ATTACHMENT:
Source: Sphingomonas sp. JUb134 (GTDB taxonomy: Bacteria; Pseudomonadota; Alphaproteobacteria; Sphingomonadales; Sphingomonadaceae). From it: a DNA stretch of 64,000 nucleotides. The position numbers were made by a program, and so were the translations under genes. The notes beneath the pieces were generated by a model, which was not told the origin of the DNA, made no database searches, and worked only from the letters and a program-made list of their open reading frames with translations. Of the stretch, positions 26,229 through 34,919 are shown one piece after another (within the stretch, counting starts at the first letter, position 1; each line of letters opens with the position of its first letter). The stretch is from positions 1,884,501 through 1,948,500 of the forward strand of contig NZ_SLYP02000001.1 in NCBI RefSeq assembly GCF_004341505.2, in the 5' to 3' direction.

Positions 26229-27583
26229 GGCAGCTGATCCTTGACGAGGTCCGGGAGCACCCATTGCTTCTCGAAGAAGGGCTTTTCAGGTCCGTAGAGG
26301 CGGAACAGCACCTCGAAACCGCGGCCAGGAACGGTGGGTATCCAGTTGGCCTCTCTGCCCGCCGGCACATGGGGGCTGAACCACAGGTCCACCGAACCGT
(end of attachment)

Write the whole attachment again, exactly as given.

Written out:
Source: Sphingomonas sp. JUb134 (GTDB taxonomy: Bacteria; Pseudomonadota; Alphaproteobacteria; Sphingomonadales; Sphingomonadaceae). From it: a DNA stretch of 64,000 nucleotides. The position numbers were made by a program, and so were the translations under genes. The notes beneath the pieces were generated by a model, which was not told the origin of the DNA, made no database searches, and worked only from the letters and a program-made list of their open reading frames with translations. Of the stretch, positions 26,229 through 34,919 are shown one piece after another (within the stretch, counting starts at the first letter, position 1; each line of letters opens with the position of its first letter). The stretch is from positions 1,884,501 through 1,948,500 of the forward strand of contig NZ_SLYP02000001.1 in NCBI RefSeq assembly GCF_004341505.2, in the 5' to 3' direction.

Positions 26229-27583
26229 GGCAGCTGATCCTTGACGAGGTCCGGGAGCACCCATTGCTTCTCGAAGAAGGGCTTTTCAGGTCCGTAGAGG
26301 CGGAACAGCACCTCGAAACCGCGGCCAGGAACGGTGGGTATCCAGTTGGCCTCTCTGCCCGCCGGCACATGGGGGCTGAACCACAGGTCCACCGAACCGT